Year We Go ... into Gardening History ; as the Chelsea Flower Show Celebrates Its Centenary in 2013, Award- Winning Designer Roger Platts Looks at How Gardening Has Changed in the Last 100 Years - and How Much Has Remained the Same. Hannah Stephenson Reports

By Stephenson, Hannah | Manchester Evening News, December 29, 2012 | Go to article overview

Year We Go ... into Gardening History ; as the Chelsea Flower Show Celebrates Its Centenary in 2013, Award- Winning Designer Roger Platts Looks at How Gardening Has Changed in the Last 100 Years - and How Much Has Remained the Same. Hannah Stephenson Reports


Stephenson, Hannah, Manchester Evening News


THE world's top garden designers will be celebrating 100 years of the RHS Chelsea Flower Show in 2013 with a mixture of old and new, demonstrating the glories of the past and the gardens of the future.

Award-winning Chelsea stalwart Roger Platts, who is designing the M&G show garden, Windows Through Time, is aiming to capture the design trends and themes of RHS Chelsea Flower Shows past and present, showing how British garden design has evolved while reflecting many recurring themes that have stood the test of time.

"I believe that the three major reasons driving the development in garden design are ever-changing architecture, climate change and lifestyle changes," says Platts.

"Extremes of weather have tended to kill off some new trends in planting in recent years. It is not long since we were being encouraged to plant drought-tolerant varieties, only to find them frosted or rotted in cold, wet winters.

"For the average gardener it will always be best to grow plants tolerant of a wide range of conditions."

Low maintenance and the need for neatness will always be a factor in gardens for the future, he predicts, especially in urban environments.

"The terms 'disease free' and 'easy to grow' and 'uncomplicated' is as much as I can predict for future gardens. It is impossible to know what other factors will dictate how gardens will look in the future." So, how much have our gardens changed in the last century? ^ Plant pots - in 1913 pots would have been made from clay. This developed to plastic with a recent trend towards biodegradable materials. …

The rest of this article is only available to active members of Questia

Already a member? Log in now.

Notes for this article

Add a new note
If you are trying to select text to create highlights or citations, remember that you must now click or tap on the first word, and then click or tap on the last word.
One moment ...
Default project is now your active project.
Project items
Notes
Cite this article

Cited article

Style
Citations are available only to our active members.
Buy instant access to cite pages or passages in MLA 8, MLA 7, APA and Chicago citation styles.

(Einhorn, 1992, p. 25)

(Einhorn 25)

(Einhorn 25)

1. Lois J. Einhorn, Abraham Lincoln, the Orator: Penetrating the Lincoln Legend (Westport, CT: Greenwood Press, 1992), 25, http://www.questia.com/read/27419298.

Note: primary sources have slightly different requirements for citation. Please see these guidelines for more information.

Cited article

Year We Go ... into Gardening History ; as the Chelsea Flower Show Celebrates Its Centenary in 2013, Award- Winning Designer Roger Platts Looks at How Gardening Has Changed in the Last 100 Years - and How Much Has Remained the Same. Hannah Stephenson Reports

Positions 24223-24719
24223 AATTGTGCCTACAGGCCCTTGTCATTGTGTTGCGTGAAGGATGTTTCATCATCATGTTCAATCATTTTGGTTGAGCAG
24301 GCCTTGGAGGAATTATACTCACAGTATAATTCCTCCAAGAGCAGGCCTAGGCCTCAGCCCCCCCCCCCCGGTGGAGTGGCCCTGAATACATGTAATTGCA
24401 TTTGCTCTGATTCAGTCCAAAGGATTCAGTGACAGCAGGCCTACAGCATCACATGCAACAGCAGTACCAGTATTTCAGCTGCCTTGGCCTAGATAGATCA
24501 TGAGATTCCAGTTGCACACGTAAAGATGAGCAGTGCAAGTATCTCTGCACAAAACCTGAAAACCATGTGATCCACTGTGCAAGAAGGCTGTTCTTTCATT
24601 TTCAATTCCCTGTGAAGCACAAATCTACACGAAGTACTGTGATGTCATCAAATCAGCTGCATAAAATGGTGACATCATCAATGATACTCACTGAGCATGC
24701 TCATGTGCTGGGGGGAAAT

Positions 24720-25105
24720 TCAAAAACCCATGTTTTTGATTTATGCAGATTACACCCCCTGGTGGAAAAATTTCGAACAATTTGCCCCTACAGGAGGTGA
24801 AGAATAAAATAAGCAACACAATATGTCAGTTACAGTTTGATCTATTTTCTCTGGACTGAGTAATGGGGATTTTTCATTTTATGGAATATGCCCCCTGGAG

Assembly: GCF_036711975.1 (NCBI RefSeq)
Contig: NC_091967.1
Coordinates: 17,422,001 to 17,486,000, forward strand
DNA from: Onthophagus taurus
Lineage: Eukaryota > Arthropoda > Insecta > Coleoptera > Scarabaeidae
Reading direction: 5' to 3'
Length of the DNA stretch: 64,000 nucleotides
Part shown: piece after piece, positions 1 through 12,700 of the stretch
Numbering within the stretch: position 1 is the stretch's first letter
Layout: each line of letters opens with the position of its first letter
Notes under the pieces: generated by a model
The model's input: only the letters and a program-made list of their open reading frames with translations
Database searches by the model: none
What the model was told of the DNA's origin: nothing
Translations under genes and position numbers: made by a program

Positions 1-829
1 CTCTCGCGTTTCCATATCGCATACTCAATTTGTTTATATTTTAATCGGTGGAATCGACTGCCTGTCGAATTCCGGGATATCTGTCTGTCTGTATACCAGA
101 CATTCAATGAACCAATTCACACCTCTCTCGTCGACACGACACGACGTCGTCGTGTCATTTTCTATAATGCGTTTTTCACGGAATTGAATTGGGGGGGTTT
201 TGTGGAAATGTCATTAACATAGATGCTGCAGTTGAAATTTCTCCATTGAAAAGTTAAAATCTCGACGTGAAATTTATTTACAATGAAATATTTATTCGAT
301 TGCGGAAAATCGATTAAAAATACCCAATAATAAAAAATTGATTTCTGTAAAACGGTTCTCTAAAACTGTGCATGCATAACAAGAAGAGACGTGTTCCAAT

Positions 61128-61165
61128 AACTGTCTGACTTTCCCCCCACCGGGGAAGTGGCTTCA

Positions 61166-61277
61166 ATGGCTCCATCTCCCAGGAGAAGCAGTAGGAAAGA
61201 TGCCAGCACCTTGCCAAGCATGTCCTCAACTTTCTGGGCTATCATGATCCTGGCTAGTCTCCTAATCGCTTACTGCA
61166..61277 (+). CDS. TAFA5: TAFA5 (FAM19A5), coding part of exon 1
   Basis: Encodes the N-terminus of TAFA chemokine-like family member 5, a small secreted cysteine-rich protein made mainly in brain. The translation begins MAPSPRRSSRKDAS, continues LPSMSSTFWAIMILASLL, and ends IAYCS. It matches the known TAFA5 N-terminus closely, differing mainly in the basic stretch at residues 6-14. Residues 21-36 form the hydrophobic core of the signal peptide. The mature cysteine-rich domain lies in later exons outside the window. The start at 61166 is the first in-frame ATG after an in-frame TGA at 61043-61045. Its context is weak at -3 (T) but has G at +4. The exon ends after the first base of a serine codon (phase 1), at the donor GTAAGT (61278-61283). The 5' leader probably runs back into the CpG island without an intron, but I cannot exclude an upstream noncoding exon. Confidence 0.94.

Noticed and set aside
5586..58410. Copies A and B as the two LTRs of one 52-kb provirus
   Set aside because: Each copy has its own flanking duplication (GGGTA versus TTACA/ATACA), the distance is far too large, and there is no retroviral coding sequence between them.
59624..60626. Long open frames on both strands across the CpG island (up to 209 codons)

Settings

Settings

Typeface
Text size Smaller Larger Reset View mode
Search within

Search within this article

Look up

Look up a word

  • Dictionary
  • Thesaurus
Please submit a word or phrase above.
Print this page

Print this page

Why can't I print more than one page at a time?

Help
Full screen
Items saved from this article
  • Highlights & Notes
  • Citations
Some of your highlights are legacy items.

Highlights saved before July 30, 2012 will not be displayed on their respective source pages.

You can easily re-create the highlights by opening the book page or article, selecting the text, and clicking “Highlight.”

matching results for page

    Questia reader help

    How to highlight and cite specific passages

    1. Click or tap the first word you want to select.
    2. Click or tap the last word you want to select, and you’ll see everything in between get selected.
    3. You’ll then get a menu of options like creating a highlight or a citation from that passage of text.

    OK, got it!

    Cited passage

    Style
    Citations are available only to our active members.
    Buy instant access to cite pages or passages in MLA 8, MLA 7, APA and Chicago citation styles.

    "Portraying himself as an honest, ordinary person helped Lincoln identify with his audiences." (Einhorn, 1992, p. 25).

    "Portraying himself as an honest, ordinary person helped Lincoln identify with his audiences." (Einhorn 25)

    "Portraying himself as an honest, ordinary person helped Lincoln identify with his audiences." (Einhorn 25)

    "Portraying himself as an honest, ordinary person helped Lincoln identify with his audiences."1

    1. Lois J. Einhorn, Abraham Lincoln, the Orator: Penetrating the Lincoln Legend (Westport, CT: Greenwood Press, 1992), 25, http://www.questia.com/read/27419298.

    Cited passage

    Thanks for trying Questia!

    Please continue trying out our research tools, but please note, full functionality is available only to our active members.

    Your work will be lost once you leave this Web page.

    Buy instant access to save your work.

    Already a member? Log in now.

    Search by... Author
    Show... All Results Primary Sources Peer-reviewed

    Oops!

    An unknown error has occurred. Please click the button below to reload the page. If the problem persists, please try again in a little while.